Moreover, the fuzzy model of the process is used for providing the state vector xkm . Therefore, the state of the fuzzy controller xkc is updated using the process model state xkm and the reference input rk. These computations are performed using standard matrix operations, thus making the algorithm suitable for real-time implementations [12].

As already remarked, the effects of the model uncertainty and disturbance lead to a different behaviour of the model with respect to controlled process, thus resulting in a mismatch between the process outputs yk and their references rk. This mismatch can be compensated by means of the online mechanism described by the expressions of Eqs. (25) and (27). These issues motivate the model-based strategy relying on the adaptive algorithm proposed in Section 3.2.

Note finally that the fuzzy controller proposed in this section will replace the baseline wind turbine regulator of Section 2.

3.2. Model-based adaptive controller derivation

This section describes the model-based adaptive control strategy used in connection with the online estimation scheme presented above. In more detail, with reference to the wind turbine system recalled in Section 2, adaptive controllers for processes of the second order (na = n = 2) are designed. Moreover, the considered adaptive controllers are based on the trapezoidal method of discretisation.

With reference to Eq. (9), the transfer function of the time-varying controlled system with na = nb = n = 2 is considered, whose parameters estimated using the online identification approach recalled above:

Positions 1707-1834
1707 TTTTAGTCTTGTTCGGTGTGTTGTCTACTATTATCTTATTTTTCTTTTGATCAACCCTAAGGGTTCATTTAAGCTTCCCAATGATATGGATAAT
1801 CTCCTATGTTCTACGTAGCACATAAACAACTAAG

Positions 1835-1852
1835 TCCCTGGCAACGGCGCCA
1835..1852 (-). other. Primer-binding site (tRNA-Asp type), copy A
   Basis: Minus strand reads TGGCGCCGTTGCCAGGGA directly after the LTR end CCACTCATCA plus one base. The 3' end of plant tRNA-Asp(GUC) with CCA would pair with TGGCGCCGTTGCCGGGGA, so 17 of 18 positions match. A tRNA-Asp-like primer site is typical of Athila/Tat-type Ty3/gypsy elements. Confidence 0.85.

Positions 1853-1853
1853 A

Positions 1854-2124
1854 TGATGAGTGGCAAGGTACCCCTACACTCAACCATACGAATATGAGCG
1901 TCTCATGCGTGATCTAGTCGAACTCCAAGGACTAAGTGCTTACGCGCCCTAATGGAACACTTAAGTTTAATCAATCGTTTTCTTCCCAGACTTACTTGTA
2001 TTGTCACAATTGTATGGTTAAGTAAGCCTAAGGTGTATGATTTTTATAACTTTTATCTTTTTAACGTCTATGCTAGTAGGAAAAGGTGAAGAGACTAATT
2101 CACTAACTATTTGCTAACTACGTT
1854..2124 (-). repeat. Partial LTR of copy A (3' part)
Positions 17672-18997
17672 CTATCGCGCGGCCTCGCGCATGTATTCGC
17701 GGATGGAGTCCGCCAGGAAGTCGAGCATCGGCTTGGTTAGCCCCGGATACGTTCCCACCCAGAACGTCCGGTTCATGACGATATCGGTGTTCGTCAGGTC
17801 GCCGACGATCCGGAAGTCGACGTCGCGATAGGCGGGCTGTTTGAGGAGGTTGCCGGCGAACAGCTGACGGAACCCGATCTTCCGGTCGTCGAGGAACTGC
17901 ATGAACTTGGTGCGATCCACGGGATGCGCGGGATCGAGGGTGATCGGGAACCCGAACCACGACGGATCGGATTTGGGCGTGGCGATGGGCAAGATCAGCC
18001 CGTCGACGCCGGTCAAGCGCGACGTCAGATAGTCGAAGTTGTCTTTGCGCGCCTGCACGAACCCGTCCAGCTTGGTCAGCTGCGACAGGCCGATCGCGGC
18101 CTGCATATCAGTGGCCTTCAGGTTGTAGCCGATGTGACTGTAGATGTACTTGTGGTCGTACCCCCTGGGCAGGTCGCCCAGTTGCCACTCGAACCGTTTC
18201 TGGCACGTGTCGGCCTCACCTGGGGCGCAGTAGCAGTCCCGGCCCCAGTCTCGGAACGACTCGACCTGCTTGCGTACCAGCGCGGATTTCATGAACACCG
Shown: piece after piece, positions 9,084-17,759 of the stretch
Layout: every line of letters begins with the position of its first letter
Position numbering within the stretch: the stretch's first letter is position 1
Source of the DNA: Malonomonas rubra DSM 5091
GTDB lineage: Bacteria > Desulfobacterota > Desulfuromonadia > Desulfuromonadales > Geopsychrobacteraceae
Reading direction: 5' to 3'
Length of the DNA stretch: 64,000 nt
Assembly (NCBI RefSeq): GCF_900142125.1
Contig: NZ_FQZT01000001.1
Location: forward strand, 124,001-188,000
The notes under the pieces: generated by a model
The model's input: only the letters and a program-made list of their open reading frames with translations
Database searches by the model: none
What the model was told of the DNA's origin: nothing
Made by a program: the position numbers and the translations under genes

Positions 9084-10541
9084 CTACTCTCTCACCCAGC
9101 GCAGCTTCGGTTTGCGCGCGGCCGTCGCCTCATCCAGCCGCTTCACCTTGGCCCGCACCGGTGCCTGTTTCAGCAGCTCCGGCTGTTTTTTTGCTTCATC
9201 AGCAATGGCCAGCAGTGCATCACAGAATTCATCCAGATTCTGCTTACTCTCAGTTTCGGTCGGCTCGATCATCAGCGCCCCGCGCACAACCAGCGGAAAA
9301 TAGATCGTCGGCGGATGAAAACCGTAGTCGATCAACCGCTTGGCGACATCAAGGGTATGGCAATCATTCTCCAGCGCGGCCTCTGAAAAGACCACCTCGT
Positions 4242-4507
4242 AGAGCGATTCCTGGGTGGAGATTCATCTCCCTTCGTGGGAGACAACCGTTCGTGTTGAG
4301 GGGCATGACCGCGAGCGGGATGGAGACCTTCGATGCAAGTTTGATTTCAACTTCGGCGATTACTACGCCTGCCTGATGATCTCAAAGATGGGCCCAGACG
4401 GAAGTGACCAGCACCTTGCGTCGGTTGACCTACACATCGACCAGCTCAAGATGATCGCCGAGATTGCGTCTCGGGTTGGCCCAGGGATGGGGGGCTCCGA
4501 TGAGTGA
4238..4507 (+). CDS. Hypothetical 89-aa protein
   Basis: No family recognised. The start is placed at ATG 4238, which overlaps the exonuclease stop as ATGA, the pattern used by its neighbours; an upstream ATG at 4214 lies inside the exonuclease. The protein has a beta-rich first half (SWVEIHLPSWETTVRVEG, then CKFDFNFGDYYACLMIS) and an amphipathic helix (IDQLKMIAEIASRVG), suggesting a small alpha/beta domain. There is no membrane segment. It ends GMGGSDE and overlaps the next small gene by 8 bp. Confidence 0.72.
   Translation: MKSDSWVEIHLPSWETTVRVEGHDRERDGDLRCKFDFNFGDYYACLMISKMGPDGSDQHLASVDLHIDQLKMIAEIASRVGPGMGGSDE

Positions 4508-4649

Note that the subscript k for model and controller parameters will be dropped in order to simplify equations and formulas.

The control law corresponding to the discrete-time adaptive controller in its difference form of Eq. (30):


with ek representing the tracking error, with ek = rk − yk, and rk the reference (setpoint) signal. Ts is sampling time. The controller parameters Kp and TI are here time-varying and derived from the online model parameters in the vector θk. The control law can be represented also in its feedback formulation as described by Eq. (31):


where the new controller variables q0 and q1 (or Kp and TI) are derived from the relations of Eq. (32):


where the parameters Kp and TI are functions of the (time-varying) critical gain and the critical period of oscillations, respectively, KPu and Tu:


that depend on the time-varying model parameters in the vector θk. In particular, when considering a second-order model described by its (time-varying) parameters â2 , â1 , b̂2 and b̂1 , the variables KPu and Tu required by the Ziegler-Nichols method can be computed at each time step k from the following relations:


In this way, the adaptive discrete-time linear controllers of Eq. (30) or (31) are designed on the basis of the time-varying linear model of Eq. (9) estimated via the online identification scheme from the data of the nonlinear wind turbine process of Eq. (3).

Finally, Section 4 will show the achieved results regarding the design and the application of the adaptive controller to the data from the wind turbine benchmark.

4. Simulation results

This section presents the simulation results achieved with the proposed data-driven and model methods relying on both the fuzzy modelling technique oriented to the identification of the fuzzy controller model and the adaptive control strategy using the online estimated models. The simulations achieved with these regulators are summarised in the following.